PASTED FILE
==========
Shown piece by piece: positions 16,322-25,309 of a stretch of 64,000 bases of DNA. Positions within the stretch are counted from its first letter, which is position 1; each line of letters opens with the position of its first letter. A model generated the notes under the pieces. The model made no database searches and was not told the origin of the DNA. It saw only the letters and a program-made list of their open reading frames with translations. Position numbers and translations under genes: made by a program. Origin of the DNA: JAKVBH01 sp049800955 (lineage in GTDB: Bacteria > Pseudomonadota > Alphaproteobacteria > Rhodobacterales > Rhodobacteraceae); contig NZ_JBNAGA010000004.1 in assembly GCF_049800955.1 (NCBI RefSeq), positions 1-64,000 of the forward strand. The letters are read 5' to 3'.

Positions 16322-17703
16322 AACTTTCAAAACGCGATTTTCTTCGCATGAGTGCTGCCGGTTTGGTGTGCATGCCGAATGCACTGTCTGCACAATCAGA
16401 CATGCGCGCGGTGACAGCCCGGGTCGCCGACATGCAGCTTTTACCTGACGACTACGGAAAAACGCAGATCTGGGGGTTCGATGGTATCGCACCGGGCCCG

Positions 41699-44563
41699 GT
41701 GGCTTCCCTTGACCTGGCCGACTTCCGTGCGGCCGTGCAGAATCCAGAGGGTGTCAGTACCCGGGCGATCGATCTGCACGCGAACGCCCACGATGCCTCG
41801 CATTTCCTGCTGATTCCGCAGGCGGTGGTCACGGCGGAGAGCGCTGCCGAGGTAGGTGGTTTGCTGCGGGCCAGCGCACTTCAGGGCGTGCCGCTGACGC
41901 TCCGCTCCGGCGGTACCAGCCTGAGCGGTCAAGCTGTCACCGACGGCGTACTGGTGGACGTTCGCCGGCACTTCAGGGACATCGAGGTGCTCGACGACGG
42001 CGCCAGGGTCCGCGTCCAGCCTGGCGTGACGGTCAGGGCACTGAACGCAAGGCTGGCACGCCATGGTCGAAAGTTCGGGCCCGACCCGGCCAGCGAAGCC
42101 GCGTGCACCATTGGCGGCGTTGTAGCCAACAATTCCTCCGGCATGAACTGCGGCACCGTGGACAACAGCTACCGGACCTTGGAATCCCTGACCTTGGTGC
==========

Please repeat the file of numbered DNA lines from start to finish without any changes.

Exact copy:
Shown piece by piece: positions 16,322-25,309 of a stretch of 64,000 bases of DNA. Positions within the stretch are counted from its first letter, which is position 1; each line of letters opens with the position of its first letter. A model generated the notes under the pieces. The model made no database searches and was not told the origin of the DNA. It saw only the letters and a program-made list of their open reading frames with translations. Position numbers and translations under genes: made by a program. Origin of the DNA: JAKVBH01 sp049800955 (lineage in GTDB: Bacteria > Pseudomonadota > Alphaproteobacteria > Rhodobacterales > Rhodobacteraceae); contig NZ_JBNAGA010000004.1 in assembly GCF_049800955.1 (NCBI RefSeq), positions 1-64,000 of the forward strand. The letters are read 5' to 3'.

Positions 16322-17703
16322 AACTTTCAAAACGCGATTTTCTTCGCATGAGTGCTGCCGGTTTGGTGTGCATGCCGAATGCACTGTCTGCACAATCAGA
16401 CATGCGCGCGGTGACAGCCCGGGTCGCCGACATGCAGCTTTTACCTGACGACTACGGAAAAACGCAGATCTGGGGGTTCGATGGTATCGCACCGGGCCCG

Positions 41699-44563
41699 GT
41701 GGCTTCCCTTGACCTGGCCGACTTCCGTGCGGCCGTGCAGAATCCAGAGGGTGTCAGTACCCGGGCGATCGATCTGCACGCGAACGCCCACGATGCCTCG
41801 CATTTCCTGCTGATTCCGCAGGCGGTGGTCACGGCGGAGAGCGCTGCCGAGGTAGGTGGTTTGCTGCGGGCCAGCGCACTTCAGGGCGTGCCGCTGACGC
41901 TCCGCTCCGGCGGTACCAGCCTGAGCGGTCAAGCTGTCACCGACGGCGTACTGGTGGACGTTCGCCGGCACTTCAGGGACATCGAGGTGCTCGACGACGG
42001 CGCCAGGGTCCGCGTCCAGCCTGGCGTGACGGTCAGGGCACTGAACGCAAGGCTGGCACGCCATGGTCGAAAGTTCGGGCCCGACCCGGCCAGCGAAGCC
42101 GCGTGCACCATTGGCGGCGTTGTAGCCAACAATTCCTCCGGCATGAACTGCGGCACCGTGGACAACAGCTACCGGACCTTGGAATCCCTGACCTTGGTGC